The cast is dressed simply in combat trousers and T-shirts, and addresses the audience with an urgency and directness that complements the power of the language. Anthony Shuster, as the eponymous hero, fuels his performance with an agonised portrayal of the internalised pain accompanying the wound that has marked him as an outcast. Odysseus and Neoptolemus have arrived under the gods' instruction to take him back to Troy to end the war, and the ensuing battle of wits and honour displays an arresting dignity.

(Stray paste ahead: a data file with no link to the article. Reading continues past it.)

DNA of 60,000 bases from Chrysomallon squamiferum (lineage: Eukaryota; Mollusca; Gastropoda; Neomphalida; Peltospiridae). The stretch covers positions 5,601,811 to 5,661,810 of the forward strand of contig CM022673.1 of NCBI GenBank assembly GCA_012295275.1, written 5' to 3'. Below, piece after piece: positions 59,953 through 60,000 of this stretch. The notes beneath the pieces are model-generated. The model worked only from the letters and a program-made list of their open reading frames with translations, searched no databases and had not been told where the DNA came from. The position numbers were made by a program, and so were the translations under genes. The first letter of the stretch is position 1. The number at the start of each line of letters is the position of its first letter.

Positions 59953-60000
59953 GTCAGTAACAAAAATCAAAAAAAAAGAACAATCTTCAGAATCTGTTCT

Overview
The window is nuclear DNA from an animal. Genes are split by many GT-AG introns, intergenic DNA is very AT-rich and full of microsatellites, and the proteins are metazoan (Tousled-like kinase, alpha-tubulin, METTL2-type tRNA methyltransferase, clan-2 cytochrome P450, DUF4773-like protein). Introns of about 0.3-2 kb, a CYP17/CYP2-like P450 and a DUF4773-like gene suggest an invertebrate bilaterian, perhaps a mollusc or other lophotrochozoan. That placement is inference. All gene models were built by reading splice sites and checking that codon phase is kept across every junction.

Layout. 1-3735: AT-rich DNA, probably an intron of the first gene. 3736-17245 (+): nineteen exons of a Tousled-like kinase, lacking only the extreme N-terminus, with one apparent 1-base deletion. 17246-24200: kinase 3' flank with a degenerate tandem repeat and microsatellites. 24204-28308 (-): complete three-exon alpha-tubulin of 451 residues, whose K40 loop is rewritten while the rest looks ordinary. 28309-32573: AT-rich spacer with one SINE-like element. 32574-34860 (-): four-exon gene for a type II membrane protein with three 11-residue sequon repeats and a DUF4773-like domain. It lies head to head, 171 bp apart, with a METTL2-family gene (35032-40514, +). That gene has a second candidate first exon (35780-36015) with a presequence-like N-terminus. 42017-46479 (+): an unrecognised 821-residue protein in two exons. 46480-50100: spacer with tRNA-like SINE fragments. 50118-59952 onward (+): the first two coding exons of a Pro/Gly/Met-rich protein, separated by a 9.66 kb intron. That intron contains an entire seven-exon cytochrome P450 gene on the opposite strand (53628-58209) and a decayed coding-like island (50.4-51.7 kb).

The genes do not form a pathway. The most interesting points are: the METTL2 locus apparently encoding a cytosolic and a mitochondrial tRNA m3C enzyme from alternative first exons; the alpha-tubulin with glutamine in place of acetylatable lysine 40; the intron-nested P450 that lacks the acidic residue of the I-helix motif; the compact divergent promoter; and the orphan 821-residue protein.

Several theatre companies at Edinburgh have let their imaginations wander in the direction of Troy this year, and the Oxford University Touring Company's production of Sophocles' Philoctetes is a vibrant example of how ancient Greek preoccupations can still get under 20th-century skins. Director Helen Eastman has added punch by selecting Seamus Heaney's translation, The Cure at Troy, which taps into the visceral nature of Philoctetes' grief, and forces the audience to re-examine the issues underpinning the play.